Transformation of Fallopian Tube Epithelial Cells Leads to High-Grade Tumor Formation in a Xenograft Mouse Model.
Alison M Karst, Keren Levanon, Michelle S Hirsch, Ronny Drapkin. Dana-Farber Cancer Institute, Harvard Medical School, Boston, MA; Sheba Cancer Research Center, Chaim Sheba Medical Center, Ramat Gan, Israel; Brigham and Women's Hospital, Ramat Gan, Israel
Background: High-grade serous ovarian carcinoma (HGSOC) is the most lethal gynecological malignancy in the United States. In order to develop effective screening modalities and novel therapeutic approaches, we must better understand its pathogenesis. Recent studies have implicated the fallopian tube secretory epithelial cell (FTSEC) as a cell-of-origin for HGSOC. However, despite compelling descriptive studies, FTSEC transformation has not been demonstrated experimentally. There is an urgent need to develop a model by which FTSEC transformation can be studied in the lab. Here, we present a proof-of-principle experiment demonstrating that FTSECs can be transformed in vitro, producing cells that are highly tumorigenic in vivo.
Design: Primary human FTSECs were isolated from fallopian tube fimbriae and immortalized via transduction with retroviral vectors encoding human Telomerase Reverse Transcriptase (hTERT) and Simian Virus 40 T Antigens (SV40 TAg). Immortalized FTSECs were then transformed by introducing either H-Ras G12V or c-Myc oncogenes. Transformation was assessed in vitro by measuring cell proliferation, colony formation, and anchorage-independent growth. Tumorigenicity was assessed by xenograft into immunocompromised mice. Tumors were analyzed histologically and by immunohistochemistry.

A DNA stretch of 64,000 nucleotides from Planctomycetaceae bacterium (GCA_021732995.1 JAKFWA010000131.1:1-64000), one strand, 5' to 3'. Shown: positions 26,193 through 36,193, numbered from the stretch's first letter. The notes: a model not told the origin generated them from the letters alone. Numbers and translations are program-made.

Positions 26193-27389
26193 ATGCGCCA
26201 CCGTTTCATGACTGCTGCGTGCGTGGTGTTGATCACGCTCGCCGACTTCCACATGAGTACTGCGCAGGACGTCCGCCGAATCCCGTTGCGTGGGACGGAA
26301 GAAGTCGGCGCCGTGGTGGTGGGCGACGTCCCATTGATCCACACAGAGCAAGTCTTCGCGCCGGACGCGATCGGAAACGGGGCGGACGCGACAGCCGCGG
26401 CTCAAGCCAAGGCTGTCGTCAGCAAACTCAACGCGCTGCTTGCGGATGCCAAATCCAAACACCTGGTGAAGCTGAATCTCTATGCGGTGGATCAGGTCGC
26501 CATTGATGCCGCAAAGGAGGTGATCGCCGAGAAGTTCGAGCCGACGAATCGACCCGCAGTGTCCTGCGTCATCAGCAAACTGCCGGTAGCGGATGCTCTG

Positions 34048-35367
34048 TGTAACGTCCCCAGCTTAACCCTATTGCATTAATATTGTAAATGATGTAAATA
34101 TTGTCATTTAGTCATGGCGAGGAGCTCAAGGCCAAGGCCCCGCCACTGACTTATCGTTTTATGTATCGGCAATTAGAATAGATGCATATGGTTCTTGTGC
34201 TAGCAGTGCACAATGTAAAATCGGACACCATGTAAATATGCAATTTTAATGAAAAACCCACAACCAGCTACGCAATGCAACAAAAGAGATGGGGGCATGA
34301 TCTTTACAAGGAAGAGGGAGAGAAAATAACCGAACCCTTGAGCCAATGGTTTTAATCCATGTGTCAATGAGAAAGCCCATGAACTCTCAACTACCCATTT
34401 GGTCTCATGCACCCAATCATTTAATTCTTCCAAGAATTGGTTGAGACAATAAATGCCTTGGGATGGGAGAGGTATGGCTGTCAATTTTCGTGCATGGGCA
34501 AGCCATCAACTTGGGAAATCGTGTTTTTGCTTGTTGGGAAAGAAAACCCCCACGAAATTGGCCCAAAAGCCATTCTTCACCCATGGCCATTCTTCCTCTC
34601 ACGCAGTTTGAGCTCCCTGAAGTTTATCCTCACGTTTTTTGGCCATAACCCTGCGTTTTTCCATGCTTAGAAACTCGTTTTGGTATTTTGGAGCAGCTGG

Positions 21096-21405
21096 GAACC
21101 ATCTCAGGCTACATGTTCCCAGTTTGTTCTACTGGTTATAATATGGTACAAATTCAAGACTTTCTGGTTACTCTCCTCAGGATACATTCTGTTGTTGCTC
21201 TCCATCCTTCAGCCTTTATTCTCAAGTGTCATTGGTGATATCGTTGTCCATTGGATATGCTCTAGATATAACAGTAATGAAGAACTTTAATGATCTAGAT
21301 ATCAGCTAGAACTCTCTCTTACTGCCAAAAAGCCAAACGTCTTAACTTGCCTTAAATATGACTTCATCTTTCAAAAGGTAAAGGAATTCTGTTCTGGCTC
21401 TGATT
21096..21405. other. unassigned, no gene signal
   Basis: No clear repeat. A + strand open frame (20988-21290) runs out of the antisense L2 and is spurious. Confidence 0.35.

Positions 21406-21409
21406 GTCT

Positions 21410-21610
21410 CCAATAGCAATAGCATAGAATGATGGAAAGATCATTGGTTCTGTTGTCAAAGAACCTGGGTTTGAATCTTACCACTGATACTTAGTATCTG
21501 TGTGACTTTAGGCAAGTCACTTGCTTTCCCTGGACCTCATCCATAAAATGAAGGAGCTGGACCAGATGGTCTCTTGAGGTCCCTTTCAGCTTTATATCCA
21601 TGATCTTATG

Results: Both Ras- and Myc-transformed FTSECs exhibited increased proliferation, colony formation, and anchorage-independent growth ability in vitro compared to immortalized parental FTSECs. Moreover, both Ras-transformed and Myc-transformed FTSECs formed high-grade tumors when xenografted into immunocompromised mice, with latency periods of approximately 2 months and 4 months, respectively. The resulting tumors were histologically and immunophenotypically consistent with high-grade serous ovarian carcinoma.
Conclusions: Our results show that FTSECs can indeed be transformed into high-grade serous carcinomas. This is significant because: 1) it provides a working model that can be used to query the impact of specific genetic alterations, either alone or in combination, on normal primary FTSECs, and 2) it provides a framework for testing the transformative effects of candidate oncogenes on FTSEC growth, enabling us to identify the alterations that are most critical for driving serous tumorignesis in the fallopian tube epithelium.
Category: Gynecologic & Obstetrics
Wednesday, March 2, 2011 9:30 AM
Poster Session V # 136, Wednesday Morning